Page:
VW Emissions Scandal Takes on 3.0-Litre Diesel Engines

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VW Emissions Scandal Takes on 3.0-Litre Diesel Engines

24 Nov 2015
VW Emissions Scandal

As emissions scandal widens up, it the 3.0-litre diesel engine affects another 85,000 vehicles globally

More than 85,000 diesel vehicles manufactured by VW and Audi from the 2009-2016 model years have also been declared affected after the recent admission from the officials from Volkswagen and Audi.

This admission has been made to the US Environment Protection Agency stating that their 3.0-litre diesel engines were rigged with ‘auxiliary emissions control equipment’ and that they failed to report this device to the US authorities.

 

What models are affected?

 

Earlier this month, the EPA alleged that during the emissions tests,  3.0-litre V6 VW diesel engine also cheated and that the company had initially denied any such thing. The EPA has identified these vehicles emitting NOx nine times the legal limits:

Audi A6

Audi A7

Audi A8

Audi A8L

Audi Q5

Porsche Cayenne

VW Touarge

 

Audi Statement

 

Brad Stertz, Audi spokesman, said that in the Europe, the auxiliary emissions control software is legal, it’s just that Audi did not “properly notify regulators” of the device while the vehicles were being tested for the emissions.

The company is willing to give this device another go by reprogramming it to a degree which will be acceptable to the regulators, said Stertz. He also added that the cost would be in the double digit millions of euros to rectify the software.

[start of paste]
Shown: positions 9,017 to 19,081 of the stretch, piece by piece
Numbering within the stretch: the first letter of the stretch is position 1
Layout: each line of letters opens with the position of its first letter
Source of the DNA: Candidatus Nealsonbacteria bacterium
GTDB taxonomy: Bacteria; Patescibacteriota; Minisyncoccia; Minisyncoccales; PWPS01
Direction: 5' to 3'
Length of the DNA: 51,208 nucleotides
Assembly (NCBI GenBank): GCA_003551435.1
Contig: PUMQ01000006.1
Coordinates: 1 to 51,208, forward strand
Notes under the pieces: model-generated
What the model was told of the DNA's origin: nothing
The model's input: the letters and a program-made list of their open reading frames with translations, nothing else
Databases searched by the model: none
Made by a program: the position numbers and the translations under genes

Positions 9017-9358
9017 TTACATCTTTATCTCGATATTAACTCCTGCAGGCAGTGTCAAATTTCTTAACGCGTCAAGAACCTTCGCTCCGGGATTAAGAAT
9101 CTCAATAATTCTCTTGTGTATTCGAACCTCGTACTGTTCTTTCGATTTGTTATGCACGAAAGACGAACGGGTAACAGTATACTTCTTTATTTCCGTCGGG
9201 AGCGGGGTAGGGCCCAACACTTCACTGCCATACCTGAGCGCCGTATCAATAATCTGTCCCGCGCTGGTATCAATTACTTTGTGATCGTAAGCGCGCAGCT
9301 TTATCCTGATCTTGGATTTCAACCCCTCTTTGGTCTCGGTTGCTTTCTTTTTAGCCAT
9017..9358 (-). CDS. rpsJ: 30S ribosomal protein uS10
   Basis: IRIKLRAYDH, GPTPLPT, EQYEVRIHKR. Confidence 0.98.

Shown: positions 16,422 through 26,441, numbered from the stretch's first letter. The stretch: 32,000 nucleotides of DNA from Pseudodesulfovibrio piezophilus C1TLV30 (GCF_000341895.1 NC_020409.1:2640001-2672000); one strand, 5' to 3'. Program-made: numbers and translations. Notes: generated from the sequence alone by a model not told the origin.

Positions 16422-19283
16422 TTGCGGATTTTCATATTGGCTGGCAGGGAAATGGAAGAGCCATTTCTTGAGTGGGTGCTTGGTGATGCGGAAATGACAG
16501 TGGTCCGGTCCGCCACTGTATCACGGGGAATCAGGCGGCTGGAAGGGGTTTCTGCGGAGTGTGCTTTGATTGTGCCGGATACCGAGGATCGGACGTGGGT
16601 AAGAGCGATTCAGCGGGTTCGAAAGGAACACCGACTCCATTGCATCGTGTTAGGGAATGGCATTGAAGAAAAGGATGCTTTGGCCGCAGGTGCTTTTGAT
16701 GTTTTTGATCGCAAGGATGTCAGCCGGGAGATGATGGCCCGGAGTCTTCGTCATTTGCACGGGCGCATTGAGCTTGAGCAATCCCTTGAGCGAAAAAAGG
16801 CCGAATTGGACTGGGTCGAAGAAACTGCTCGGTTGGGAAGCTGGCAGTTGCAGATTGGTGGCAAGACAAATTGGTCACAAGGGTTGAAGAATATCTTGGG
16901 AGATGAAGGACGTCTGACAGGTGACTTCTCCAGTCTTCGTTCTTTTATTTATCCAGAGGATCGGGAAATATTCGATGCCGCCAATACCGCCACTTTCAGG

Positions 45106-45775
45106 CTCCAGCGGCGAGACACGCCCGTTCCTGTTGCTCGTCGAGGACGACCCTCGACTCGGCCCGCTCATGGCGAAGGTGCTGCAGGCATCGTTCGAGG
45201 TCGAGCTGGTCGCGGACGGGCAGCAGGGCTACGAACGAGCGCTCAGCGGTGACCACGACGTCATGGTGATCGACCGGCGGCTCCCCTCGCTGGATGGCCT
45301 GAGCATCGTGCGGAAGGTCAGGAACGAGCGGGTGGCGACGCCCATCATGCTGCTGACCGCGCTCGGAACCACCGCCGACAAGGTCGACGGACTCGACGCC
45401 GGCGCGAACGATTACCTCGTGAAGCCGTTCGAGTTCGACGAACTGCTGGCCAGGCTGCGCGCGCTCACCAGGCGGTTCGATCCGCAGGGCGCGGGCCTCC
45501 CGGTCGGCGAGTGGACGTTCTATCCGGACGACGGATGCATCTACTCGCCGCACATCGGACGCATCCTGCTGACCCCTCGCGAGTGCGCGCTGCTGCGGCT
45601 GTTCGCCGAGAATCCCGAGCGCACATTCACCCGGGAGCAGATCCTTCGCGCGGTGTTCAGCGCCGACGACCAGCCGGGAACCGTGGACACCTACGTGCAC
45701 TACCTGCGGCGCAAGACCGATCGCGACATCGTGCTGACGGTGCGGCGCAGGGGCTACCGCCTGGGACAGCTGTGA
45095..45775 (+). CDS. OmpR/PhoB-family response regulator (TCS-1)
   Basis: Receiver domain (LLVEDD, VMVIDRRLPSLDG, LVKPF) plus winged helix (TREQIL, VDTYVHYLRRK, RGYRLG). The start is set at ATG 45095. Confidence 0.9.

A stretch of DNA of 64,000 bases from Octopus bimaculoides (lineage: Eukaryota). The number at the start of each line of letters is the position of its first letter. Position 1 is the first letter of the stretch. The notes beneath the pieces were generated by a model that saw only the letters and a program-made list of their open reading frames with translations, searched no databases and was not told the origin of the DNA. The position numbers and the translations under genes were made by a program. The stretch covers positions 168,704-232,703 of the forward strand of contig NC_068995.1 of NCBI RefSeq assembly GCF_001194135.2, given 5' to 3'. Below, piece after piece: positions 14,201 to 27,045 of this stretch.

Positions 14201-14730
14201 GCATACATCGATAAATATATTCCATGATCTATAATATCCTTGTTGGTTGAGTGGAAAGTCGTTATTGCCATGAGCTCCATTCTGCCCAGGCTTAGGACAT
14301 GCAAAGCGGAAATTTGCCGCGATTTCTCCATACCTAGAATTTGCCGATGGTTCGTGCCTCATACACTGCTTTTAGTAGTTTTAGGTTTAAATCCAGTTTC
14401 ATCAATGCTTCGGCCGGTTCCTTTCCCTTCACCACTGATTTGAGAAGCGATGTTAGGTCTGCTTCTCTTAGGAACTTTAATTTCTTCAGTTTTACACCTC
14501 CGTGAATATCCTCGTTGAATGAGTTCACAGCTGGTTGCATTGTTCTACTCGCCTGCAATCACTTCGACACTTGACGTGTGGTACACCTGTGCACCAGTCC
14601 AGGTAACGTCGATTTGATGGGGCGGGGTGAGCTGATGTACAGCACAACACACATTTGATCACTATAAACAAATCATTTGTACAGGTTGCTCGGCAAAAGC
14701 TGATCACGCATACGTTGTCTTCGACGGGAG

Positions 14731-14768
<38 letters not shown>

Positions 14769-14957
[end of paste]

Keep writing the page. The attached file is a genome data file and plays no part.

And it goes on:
What EPA says about it?

 

“VW has once again failed its obligation to comply with the law that protects clean air for all Americans,” said Cynthia Giles, assistant administrator for the Office for EPA’s Enforcement and Compliance Assurance.

These serious matters will continuingly be investigated by the EPA, state, and federal partners and all the companies should be playing by the same rules to ensure the safety of their consumers.

 

How do company cheat?

 

According to EPA’s documentations, when the vehicle is tested for compliance with EPA emissions standards, the software in the electronic control module senses it and switches to a low NOx ‘temperature conditioning’ mode, meeting emissions standards.

After completing the initial phases of test, at exactly one second, the vehicle immediately changes to ‘Normal mode’, increasing the emissions up to nine times the standard.

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